The city council is considering making an agreement with the Barker family which would stipulate how the park and the amphitheater would be used. Councilman Phillip Swanson said he didn’t think they had enough information to finalize the agreement yet. City Attorney Jon Call said the reason an agreement is better than an ordinance is because, “Agreements are harder to change than ordinances because there are more parties involved.” In this agreement they would determine the anticipated capacity, park hours, when the gates will be open when the fence is built, and parking among other things.
Parks and Recreation Director Tiffany Staheli said she gets calls from community members who are interested in renting out the amphitheater for events such as receptions and movie nights. She said she is ok renting the outer portion of the facility while construction inside is completed. The council decided the amphitheater will host only city sponsored events for the next summer.
Ranked choice voting
Kory Holdaway introduced an optional pilot program utilizing ranked choice voting for the 2019 election. He explained there wouldn’t be a need for primary elections with this way of voting, which would reduce the overall cost of elections. He explained voters mark their first choice, then their second, and then their third choice for candidates. All of the first-choice votes are counted first, then, the candidate with the least amount of votes is eliminated. First choice votes for that candidate would then move on to the second choice votes. So even though the voter’s initial choice didn’t win, they would still have a say on who, out of the remaining candidates, wins the election.
City Recorder Annette Spendlove said her concerns included who would pay for it if the county doesn’t support it how they would teach voters this new system. Holdaway said each county would be charged $15,000 for the new software.
Weber County Clerk Ricky Hatch said the county didn’t support this for two reasons: logistical and policy. He said printing and voter education would add an extra cost to ranked choice voting. He said Santa Fe is roughly the same size as North Ogden and they spent $350,000 on education. “The more complex a ballot, the higher likelihood the ballot will be spoiled,” which, he said, is more common in lower income and rougher neighborhoods. “Several cities, including San Francisco, are repealing ranked choice voting due to its complexity.”
The council approved the ordinance amending the city code for grading and drainage. City Planner Rob Scott said this strengthened the standards for the hillside protection zones. Scott said this change will help forward the city’s environmental goals of protecting sensitive lands, including aquifers, in the general plan.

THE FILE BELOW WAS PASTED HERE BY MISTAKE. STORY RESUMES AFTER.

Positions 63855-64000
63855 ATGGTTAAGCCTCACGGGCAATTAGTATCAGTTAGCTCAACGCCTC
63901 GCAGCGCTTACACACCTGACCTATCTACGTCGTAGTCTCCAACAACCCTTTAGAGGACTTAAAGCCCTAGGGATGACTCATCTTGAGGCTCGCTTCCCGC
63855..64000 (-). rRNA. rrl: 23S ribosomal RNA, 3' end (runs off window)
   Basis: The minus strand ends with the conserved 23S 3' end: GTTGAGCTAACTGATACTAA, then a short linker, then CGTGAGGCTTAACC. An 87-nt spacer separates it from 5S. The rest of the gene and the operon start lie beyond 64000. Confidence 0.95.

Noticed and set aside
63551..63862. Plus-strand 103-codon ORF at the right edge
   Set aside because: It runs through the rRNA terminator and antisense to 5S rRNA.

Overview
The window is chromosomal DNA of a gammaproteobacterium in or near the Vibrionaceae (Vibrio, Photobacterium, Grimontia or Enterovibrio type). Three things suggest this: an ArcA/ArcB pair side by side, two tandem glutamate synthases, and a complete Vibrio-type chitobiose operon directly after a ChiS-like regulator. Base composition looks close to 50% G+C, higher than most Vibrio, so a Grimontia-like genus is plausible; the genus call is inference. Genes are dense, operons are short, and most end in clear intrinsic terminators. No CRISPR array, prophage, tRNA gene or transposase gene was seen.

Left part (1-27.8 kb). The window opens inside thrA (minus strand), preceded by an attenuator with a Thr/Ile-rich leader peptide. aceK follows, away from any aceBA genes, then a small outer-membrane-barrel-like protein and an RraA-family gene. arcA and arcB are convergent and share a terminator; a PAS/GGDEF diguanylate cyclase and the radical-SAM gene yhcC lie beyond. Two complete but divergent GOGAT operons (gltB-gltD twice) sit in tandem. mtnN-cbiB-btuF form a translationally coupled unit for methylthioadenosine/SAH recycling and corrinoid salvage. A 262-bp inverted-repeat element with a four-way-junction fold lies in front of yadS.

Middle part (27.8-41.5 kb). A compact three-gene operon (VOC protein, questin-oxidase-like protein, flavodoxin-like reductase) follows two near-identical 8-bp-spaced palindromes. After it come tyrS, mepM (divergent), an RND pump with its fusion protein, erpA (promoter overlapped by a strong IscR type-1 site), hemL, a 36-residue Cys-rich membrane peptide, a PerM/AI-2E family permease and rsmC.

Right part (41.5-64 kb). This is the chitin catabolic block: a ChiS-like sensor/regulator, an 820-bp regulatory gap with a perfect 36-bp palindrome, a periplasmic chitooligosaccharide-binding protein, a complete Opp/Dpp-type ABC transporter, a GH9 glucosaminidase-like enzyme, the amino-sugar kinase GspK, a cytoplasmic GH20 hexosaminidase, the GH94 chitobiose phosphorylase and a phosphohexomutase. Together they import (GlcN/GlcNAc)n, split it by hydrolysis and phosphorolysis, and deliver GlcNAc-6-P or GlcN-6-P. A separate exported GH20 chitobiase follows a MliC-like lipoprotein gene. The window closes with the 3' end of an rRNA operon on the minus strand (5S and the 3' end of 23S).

The council approved the agreement with White Rock development for the debris basin on 3100 near Mason Cove subdivision. This large three-tiered debris basin will protect homes when a hundred-year-storm comes. In 1991, a storm knocked one home off its foundation and this basin will reduce the chances of something like that happening again. Call said they are going to do a field trip to the debris basin and the public is welcome to attend. He said to let them know so they can coordinate vehicles.
Broken water mains
The council adjusted the humanitarian fund amount to assist residents who suffer damage from broken water mains. In the instance of a broken water main, both the city’s and the residents’ insurance doesn’t cover the damage. Spendlove said this rarely happens. The council changed the amount from $4,000 to $10,000 after the adjuster got a quote of $10,000 worth of damage for each of the two properties where a broken water main did damage. City Attorney Jon Call said $4,000 would only cover the cost of cleanup. Evan Nelson said he thought it would be wise to use the water fund to pay for the $20,000 of damages.
Library parking lot plowing
The council deliberated as to which party should be responsible for plowing the library parking lot. They talked about how the parking lot design of the library makes it particularly difficult to plow without damaging curbs. Stahili said adding this responsibility to her team would tack on 30-45 minutes of work which would also push back the other streets and sidewalks her team must plow on snow days.